Hydrocyclones (also referred to as cyclones) are an efficient way to separate slurries. With no moving parts, they depend on the feed pressure, or velocity, into the cyclone to generate a centripetal force. This centripetal force allows the cyclone to separate coarse or dense particles from fine particles.
Cyclones have four main sections: feed chamber, cone (body), underflow (spigot liner or apex), and overflow (vortex finder). The feed chamber is designed to guide the slurry into a spiral, creating a vortex. The cone (body), which can be one piece, or multiple pieces, allows the material to continue spiraling, generating a centripetal force. This centripetal force pushes the coarse material outward, allowing the fine particles and most of the water to be carried upward in a vortex.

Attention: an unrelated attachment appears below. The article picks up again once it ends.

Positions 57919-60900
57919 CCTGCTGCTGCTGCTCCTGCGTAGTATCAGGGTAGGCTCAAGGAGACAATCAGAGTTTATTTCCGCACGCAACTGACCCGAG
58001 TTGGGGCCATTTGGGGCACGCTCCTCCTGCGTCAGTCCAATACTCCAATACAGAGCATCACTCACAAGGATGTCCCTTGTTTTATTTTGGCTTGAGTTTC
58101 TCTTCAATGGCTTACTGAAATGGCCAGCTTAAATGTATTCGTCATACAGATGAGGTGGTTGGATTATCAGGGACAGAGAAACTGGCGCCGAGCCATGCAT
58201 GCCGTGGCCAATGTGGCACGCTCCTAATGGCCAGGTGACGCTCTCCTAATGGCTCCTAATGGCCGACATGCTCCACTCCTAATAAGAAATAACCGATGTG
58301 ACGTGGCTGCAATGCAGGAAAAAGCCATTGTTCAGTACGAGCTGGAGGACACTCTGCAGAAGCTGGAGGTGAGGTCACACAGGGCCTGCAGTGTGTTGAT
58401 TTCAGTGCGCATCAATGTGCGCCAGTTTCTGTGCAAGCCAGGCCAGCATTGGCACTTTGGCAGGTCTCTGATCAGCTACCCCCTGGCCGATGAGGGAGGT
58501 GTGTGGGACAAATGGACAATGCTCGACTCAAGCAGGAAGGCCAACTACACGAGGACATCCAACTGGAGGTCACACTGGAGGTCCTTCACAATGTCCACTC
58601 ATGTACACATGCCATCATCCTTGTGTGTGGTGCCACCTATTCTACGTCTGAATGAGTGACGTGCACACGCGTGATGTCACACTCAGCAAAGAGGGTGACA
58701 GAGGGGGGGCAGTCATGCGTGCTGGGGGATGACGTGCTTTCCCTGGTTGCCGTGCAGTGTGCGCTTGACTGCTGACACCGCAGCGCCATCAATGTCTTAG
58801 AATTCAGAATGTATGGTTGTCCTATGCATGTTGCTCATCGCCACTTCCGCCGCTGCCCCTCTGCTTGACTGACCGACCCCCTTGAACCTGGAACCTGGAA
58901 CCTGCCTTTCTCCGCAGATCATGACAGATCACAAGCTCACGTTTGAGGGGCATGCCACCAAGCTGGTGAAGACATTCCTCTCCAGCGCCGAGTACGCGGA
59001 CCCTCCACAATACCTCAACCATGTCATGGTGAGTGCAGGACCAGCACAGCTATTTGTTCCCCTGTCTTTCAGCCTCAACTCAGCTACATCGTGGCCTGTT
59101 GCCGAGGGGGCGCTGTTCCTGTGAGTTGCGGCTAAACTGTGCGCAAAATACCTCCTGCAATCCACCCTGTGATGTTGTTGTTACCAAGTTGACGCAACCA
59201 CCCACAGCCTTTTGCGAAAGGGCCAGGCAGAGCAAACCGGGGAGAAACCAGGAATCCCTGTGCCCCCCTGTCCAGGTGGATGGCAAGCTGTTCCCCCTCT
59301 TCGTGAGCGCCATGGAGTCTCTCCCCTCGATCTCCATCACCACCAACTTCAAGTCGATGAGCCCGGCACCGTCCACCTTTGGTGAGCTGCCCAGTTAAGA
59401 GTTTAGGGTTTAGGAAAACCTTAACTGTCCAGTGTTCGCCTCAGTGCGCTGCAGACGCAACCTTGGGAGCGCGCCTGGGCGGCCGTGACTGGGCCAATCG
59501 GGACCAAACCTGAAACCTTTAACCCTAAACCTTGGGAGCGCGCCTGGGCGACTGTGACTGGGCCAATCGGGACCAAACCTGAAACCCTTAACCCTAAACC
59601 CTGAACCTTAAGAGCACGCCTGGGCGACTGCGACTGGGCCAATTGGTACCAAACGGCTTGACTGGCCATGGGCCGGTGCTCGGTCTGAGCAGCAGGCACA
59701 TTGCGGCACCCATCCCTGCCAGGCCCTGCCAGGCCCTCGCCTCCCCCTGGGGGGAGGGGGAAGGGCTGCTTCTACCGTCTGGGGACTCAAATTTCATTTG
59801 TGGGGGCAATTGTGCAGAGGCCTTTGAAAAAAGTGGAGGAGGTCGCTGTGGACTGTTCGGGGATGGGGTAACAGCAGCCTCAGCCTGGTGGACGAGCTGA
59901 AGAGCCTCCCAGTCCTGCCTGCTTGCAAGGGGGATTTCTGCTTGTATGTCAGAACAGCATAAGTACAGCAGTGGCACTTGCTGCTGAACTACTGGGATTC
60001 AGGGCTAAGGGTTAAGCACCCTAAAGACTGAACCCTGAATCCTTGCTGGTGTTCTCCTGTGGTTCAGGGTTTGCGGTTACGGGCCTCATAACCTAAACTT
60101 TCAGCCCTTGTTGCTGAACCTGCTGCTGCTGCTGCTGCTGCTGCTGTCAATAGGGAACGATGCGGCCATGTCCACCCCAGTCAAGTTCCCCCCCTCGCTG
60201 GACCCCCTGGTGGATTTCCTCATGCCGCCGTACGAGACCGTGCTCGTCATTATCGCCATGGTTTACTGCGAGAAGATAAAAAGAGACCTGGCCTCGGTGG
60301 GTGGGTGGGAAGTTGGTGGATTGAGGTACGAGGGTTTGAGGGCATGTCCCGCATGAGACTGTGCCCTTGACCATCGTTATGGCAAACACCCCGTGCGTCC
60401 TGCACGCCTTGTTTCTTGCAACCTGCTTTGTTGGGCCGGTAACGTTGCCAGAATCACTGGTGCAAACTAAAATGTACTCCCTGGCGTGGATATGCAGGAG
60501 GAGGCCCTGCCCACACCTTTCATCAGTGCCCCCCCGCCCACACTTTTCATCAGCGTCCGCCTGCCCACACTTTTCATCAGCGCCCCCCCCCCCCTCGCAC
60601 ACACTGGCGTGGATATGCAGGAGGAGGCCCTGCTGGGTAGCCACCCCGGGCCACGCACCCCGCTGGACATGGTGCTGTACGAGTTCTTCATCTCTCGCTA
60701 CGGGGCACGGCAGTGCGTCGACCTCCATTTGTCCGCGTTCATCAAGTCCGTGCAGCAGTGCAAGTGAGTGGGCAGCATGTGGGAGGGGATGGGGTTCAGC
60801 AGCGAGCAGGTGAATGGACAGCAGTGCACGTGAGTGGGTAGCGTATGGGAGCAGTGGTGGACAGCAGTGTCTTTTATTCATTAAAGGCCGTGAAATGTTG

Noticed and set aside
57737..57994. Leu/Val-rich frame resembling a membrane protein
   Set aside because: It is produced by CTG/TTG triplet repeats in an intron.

The overflow is the top of the cyclones and is where the fine particles leave the cyclone. The vortex finder is the liner at the top of the cyclone. The underflow is the bottom of the cyclone, which is where the coarse material exits the cyclone. The spigot liner is the underflow liner. The open diameter of the spigot liner, along with the vortex finder, dictate the mass split. In addition to the vortex finder and spigot liner, the feed pressure, feed density, cone length, and cone angles all play a part in determining the separation point, also known as the D50.
There are many different applications for hydrocyclones, including classification in milling and dewatering. If you have an application or would like more information, please contact Jasper Engineering today at (218) 262-342 on (952) 938-6504 or email us at firstname.lastname@example.org.